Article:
Frank Kendall, nominee to be Air Force Secretary, told Congress he may support dual-sourcing munitions in order to ensure a surge production capability.
Among 58 pages of written answers to SASC committee member questions prior to his May 25 confirmation hearing, Kendall said he will revisit the munitions requirements process if he is confirmed, such that it involves allies who use similar munitions. He will take a look at “the cost and benefits of creating additional industrial capacity to meet surge requirements to support contingencies.”
Kendall also said he’d oppose any new jointly run acquisition programs, particularly command and control systems, and hinted that he doesn’t think the Air Force’s mix of fourth- and fifth-generation aircraft will be “optimum” for the next decade or more. Such answers for the record must be carefully worded such that the nominee does not seem to be presuming confirmation.
The Air Force suffered several bouts of munitions shortages in the 2000s and 2010s, driven both by its underfunding munitions accounts and because allies drew upon U.S. stocks during conflicts in Libya, Syria, and Iraq. It was later revealed that some allies expected to draw on U.S. stockpiles in any coalition conflict, with the plan to reimburse the U.S. for those weapons expended. The Air Force has since urged allies to restock, warning that the USAF may be able to fund only its own munitions needs in the future.
Kendall said he would “assess the requirements system to ensure our partners remain combat relevant in support of combatant commander regional objectives.” He also said he would see to it that “ally capability and capacity requirements are understood and integrated” into Department of the Air Force processes.
He would further explore “consolidation of program elements to generate flexibility to meet changes in replenishment rates,” as well as more efficient business practices, including multi-year procurements “based on design maturity.”
During the Cold War, the military services often maintained dual-source industrial capacity on radars, engines, munitions, and other critical defense goods to ensure sufficient surge capability in wartime. Frequently, a competition was held for a system, and the winner’s design was developed and produced, with a second source—often the loser of the competition—later brought in to offer a similar product that met the same form, fit, and function. Annually thereafter, the two sources competed for the larger share of production orders. The inherent inefficiencies of dual-sourcing were often overcome by aggressive competitive pricing between bidders. A noteworthy example of this approach included the “great engine war” between Pratt & Whitney and General Electric on the F100 and F110 fighter engines.
Kendall also discouraged pursuit of jointly managed acquisition programs, saying they have an “abysmal record” and that acquisition success is far more likely if one service runs a program that the other services then simply buy.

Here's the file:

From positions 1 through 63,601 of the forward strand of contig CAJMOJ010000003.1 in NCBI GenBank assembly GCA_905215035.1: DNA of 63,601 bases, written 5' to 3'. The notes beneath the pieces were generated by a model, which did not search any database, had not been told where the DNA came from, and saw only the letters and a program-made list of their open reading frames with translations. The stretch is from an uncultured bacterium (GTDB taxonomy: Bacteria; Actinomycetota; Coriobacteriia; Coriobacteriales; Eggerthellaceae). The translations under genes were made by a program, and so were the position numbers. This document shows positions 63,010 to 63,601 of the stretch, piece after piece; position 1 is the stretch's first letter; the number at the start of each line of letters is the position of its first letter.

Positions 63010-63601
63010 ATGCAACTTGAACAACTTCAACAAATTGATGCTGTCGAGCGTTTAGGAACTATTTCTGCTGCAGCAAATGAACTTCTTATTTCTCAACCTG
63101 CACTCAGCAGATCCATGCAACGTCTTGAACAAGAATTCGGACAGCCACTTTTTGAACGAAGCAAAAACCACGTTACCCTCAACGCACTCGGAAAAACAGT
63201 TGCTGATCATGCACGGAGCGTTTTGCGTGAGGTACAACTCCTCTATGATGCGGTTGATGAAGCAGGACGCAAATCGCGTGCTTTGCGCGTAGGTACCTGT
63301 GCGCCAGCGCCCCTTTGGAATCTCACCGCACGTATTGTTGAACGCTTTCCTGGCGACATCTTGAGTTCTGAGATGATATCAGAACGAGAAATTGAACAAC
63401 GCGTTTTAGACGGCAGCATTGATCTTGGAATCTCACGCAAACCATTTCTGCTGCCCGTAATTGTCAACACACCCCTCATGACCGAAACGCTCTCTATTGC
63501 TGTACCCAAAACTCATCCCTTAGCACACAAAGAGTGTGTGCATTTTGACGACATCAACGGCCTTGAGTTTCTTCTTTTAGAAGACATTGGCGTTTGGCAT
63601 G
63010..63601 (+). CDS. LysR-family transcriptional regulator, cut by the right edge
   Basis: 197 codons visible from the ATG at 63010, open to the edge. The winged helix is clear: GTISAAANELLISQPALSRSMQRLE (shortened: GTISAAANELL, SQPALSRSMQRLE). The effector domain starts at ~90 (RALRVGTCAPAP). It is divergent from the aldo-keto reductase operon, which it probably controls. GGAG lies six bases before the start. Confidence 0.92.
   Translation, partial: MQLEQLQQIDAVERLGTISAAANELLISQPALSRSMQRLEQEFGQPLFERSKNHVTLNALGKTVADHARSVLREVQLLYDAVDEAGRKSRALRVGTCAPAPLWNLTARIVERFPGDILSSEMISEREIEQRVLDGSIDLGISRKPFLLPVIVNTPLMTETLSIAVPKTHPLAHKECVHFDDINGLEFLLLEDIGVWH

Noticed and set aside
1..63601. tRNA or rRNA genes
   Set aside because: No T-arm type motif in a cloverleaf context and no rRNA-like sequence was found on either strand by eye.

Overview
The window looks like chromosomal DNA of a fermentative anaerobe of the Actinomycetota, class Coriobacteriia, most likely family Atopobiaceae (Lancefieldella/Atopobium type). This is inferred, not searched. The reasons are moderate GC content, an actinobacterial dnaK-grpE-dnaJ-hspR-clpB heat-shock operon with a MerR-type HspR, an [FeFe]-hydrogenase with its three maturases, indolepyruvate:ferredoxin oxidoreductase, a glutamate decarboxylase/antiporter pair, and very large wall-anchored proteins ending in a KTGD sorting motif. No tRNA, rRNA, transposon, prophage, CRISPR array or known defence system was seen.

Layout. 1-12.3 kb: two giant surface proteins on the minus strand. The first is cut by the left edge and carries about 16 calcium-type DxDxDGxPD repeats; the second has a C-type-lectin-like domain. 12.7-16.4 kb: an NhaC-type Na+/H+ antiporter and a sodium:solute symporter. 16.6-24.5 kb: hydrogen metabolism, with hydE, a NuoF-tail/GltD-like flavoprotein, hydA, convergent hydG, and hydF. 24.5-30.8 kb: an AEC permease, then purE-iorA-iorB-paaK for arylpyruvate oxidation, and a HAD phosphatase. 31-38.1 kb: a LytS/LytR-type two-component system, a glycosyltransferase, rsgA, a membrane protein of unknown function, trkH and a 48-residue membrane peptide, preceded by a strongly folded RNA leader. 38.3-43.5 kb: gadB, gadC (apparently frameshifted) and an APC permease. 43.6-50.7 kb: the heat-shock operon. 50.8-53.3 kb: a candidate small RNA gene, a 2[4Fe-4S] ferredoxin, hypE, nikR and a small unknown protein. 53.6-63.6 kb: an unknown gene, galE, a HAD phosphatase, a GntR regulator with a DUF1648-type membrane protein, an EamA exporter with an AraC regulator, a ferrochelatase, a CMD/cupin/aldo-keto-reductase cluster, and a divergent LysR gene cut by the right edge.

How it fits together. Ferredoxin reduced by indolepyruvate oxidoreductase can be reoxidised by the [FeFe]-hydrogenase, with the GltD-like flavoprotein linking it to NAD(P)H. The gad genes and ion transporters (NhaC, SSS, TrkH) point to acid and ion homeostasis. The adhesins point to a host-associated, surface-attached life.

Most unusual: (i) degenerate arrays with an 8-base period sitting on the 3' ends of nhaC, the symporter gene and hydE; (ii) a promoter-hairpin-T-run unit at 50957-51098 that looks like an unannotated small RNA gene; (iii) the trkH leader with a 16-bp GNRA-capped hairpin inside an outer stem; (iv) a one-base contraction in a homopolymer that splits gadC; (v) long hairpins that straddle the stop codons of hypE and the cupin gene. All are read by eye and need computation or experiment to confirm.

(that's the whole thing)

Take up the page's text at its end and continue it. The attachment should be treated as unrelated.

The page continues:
Joint acquisition programs, “especially [command, control, and communications] programs, have an abysmal record,” he said. The most successful joint programs have “a single-service lead and are purchased by other services once they get into serial production.” Directly answering whether he would encourage such efforts, Kendall said he would suggest joint programs only “where there was a clear lead service, strong commitments by all participants, and strong economic incentives.”
Kendall, whose last job at the Pentagon was as undersecretary of defense for acquisition, technology, and logistics, has previously criticized joint programs for poor performance; notably the structure of the F-35 Joint Strike Fighter program.
If confirmed as Air Force Secretary, Kendall would likely have to argue against an overall joint multi-domain command and control system, potentially pushing for the other services to simply adopt the standards and architecture of the Air Force’s Advanced Battle Management System.
He further hinted at this in other answers, where he said there are “challenges in making the Air and Space Forces more effective contributors to joint and combined operations.” Some of these, in which the Department of the Air Force “will play a critical role,” include, “the operational resilience and support to operations provided by the Space Force, and the achievement of integrated command and control between both the Space Force and the Air Force and with our other services and allies.”
Asked about the right mix of fourth- and fifth-generation fighters, Kendall answered that “some mix” of the two kinds of aircraft “will be a reality for over a decade.” Based on his previous experience as the USD/AT&L, “it will still be some time before we can purchase enough fifth-generation fighters to have an optimal mix,” suggesting he thinks the Air Force won’t have enough of the more advanced aircraft. He said he understands that the Air Force has recently wargamed the ideal mix of fourth- and fifth-gen fighters alongside the developmental Next-Generation Air Dominance (NGAD) fighter. Once he’s able to review those results, he can “apply appropriate budget constraints and choices that balance near- and longer-term risk.”
Kendall also said he endorses the 2018 National Defense Strategy, but said it fell short in that it “underemphasized the importance of our allies and partners.” He also said that as the Biden administration conducts its Global Posture Review, USAF will have to explore new operational concepts.
It will require “an understanding for the need to make some global presence tradeoffs as we reprioritize for near-peer competition.”